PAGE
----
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Figure 1-1 The Pascaline, photograph by Yves Serra (http://pagesperso-orange.fr/yves.serra/). In the early 1800s inventors were just beginning to build the power-driven machinery that would fuel the industrial revolution. One of these inventors, Joseph Marie Jacquard, invented a loom in 1801 that revolutionized the weaving industry. Although it was not the first mechanical loom, Jacquard s loom was revolutionary in that it could be used to weave complex and intricate patterns automatically. The key idea behind the loom was that the pattern to be woven into the cloth was encoded by holes punched in a card. A group of these cards, that were literally strung together, provided the information required to
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Figure 1-2 The Jacquard Loom, photograph by Frank da Cruz (http://www.columbia.edu/acis/history/jacquard.html).
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control the actions of the loom. The Jacquard loom required fewer people and little skill to operate, and versions of the loom are still in use today. The Jacquard loom also had a profound impact on computing in that it was the one of the first devices that could be programmed. The loom gave birth to the concept of punched cards, which played a fundamental role in the early days of computing. Charles Babbage, a mathematician and inventor, grew tired of calculating astronomical tables by hand, and conceived of a way to build a mechanical device to perform the calculations automatically. In 1822 Babbage started work on a computing device, the difference engine, to automatically calculate mathematical tables. During the course of his work on the difference engine, he conceived of a more sophisticated machine he called the analytical engine. The analytical engine was meant to be programmed using punched cards, and would employ features such as sequential control, branching, and looping. Although Babbage never built a complete working model of either machine, his work became the basis on which many modern computers are built. (One of Babbage s earlier difference engines was eventually constructed from drawings by a team at London s Science Museum in the 1990s. The machine weighs 3 tons and is 10 feet wide by 6 1/2 feet tall.)
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Figure 1-3 Jacquard Loom Cards, photograph by Doug Jones (http://www.cs.uiowa.edu/~jones/cards/history.html).
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In his work on the analytical engine, Babbage made an important intellectual leap regarding the punched cards. In the Jacquard loom, the presence or absence of each hole in the card physically allows a colored thread to pass or stops that thread. Babbage realized that the pattern of holes could be used to represent an abstract idea such as a problem statement or the raw data required for that problem s solution. Because of the connection to the Jacquard loom, Babbage called the two main parts of his Analytic Engine the Store and the Mill , as both terms are used in the weaving industry. The Store was where numbers were held, and the Mill was where they were woven into new results. In a modern computer these same parts are called the memory unit and the central processing unit (CPU). Perhaps the key concept that separated the analytical engine from its predecessors was that it supported conditional program execution. This allows the machine to determine what to do next, based upon a condition or situation that is detected at the very moment the program is running.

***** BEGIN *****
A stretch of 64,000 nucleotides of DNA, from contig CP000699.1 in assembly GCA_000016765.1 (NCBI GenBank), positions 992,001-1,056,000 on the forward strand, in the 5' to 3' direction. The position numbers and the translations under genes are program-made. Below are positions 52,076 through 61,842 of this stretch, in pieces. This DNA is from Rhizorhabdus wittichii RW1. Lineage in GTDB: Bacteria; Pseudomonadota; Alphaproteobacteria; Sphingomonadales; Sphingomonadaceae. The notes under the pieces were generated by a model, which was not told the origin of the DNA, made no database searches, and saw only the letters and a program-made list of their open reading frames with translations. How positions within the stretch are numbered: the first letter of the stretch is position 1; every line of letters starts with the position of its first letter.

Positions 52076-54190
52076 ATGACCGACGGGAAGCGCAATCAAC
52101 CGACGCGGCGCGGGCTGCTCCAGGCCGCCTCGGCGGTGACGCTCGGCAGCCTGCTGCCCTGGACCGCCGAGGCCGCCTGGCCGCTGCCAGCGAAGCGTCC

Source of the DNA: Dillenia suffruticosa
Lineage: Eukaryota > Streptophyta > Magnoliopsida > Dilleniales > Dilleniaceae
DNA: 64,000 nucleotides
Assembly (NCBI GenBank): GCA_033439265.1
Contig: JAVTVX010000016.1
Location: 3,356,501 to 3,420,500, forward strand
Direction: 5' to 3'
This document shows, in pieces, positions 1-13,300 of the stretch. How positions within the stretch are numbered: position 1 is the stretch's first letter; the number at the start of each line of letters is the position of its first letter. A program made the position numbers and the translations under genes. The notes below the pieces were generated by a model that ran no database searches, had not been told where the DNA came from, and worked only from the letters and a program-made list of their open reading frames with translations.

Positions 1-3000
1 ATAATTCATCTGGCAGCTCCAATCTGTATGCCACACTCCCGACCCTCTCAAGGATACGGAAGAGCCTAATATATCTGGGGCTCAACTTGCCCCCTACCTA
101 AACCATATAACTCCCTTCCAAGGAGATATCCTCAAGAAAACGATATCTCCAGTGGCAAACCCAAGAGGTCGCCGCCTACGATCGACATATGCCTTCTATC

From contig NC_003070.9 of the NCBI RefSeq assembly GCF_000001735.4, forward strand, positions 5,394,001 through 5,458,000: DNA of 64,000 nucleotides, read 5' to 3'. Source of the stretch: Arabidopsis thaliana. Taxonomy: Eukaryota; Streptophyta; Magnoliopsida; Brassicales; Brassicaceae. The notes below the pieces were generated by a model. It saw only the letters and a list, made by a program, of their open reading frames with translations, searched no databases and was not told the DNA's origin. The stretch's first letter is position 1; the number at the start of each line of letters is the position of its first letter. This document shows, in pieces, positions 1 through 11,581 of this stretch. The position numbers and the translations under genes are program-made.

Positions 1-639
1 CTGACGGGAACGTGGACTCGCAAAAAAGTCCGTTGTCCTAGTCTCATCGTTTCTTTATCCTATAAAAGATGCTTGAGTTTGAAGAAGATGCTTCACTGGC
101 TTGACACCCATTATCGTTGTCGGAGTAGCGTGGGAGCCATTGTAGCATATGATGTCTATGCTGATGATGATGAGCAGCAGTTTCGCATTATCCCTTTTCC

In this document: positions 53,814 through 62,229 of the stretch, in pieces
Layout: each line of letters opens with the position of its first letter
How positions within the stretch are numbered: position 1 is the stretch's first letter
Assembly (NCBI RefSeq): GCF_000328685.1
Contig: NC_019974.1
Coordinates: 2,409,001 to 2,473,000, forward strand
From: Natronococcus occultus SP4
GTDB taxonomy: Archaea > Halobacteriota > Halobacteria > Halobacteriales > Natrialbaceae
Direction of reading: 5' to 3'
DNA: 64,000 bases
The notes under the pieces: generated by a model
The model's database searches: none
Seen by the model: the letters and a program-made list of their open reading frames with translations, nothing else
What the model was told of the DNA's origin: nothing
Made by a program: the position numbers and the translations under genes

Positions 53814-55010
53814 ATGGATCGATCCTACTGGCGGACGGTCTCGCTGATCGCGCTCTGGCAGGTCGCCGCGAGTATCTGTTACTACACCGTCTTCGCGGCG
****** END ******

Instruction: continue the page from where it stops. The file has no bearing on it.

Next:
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Augusta Ada Byron, the countess of Lovelace, was a mathematician who worked with Charles Babbage on his analytical engine. Unlike Babbage, who was interested in building a computing device, Lovelace sought to understand and reason about methods for computing. She studied these methods, their implementations, and the properties of their implementations. Lovelace even developed a program that would have been able to compute the Bernoulli numbers. (Bernoulli numbers comprise a sequence of rational numbers that have many roles in mathematics and number theory.) In her published analysis of the analytical engine, Lovelace outlined the fundamentals of computer programming, including looping and memory addressing. The influence of the Jacquard loom on her work was evident in her writing, We may say most aptly that the analytical engine weaves algebraic patterns just as the Jacquard loom weaves flowers and leaves. It is because of this work that many consider Lovelace to be the world s first programmer. The US Department of Defense named the computer language ADA in honor of Lovelace s work as a programmer.
Figure 1-4 Ada Lovelace (http://www-groups.dcs.st-and.ac.uk/~history/PictDisplay/Lovelace.html).
The 1890 census of the United States proved another milestone in the history of computing when punch cards were used with automatic sorting and tabulating equipment invented by Herman Hollerith to speed the compilation of the data. His machines reduced the time required for a full compilation of census results from 10 years to 3 months, and saved $5,000,000 in costs to the census bureau. Building on the success of his equipment with the US Census Bureau, Hollerith founded the Tabulating Machine Company in 1896. After merging with two other companies and changing its name, the company became known as the International Business Machines (IBM) Corp. The punch card remained a staple of data storage well into the 20th century.
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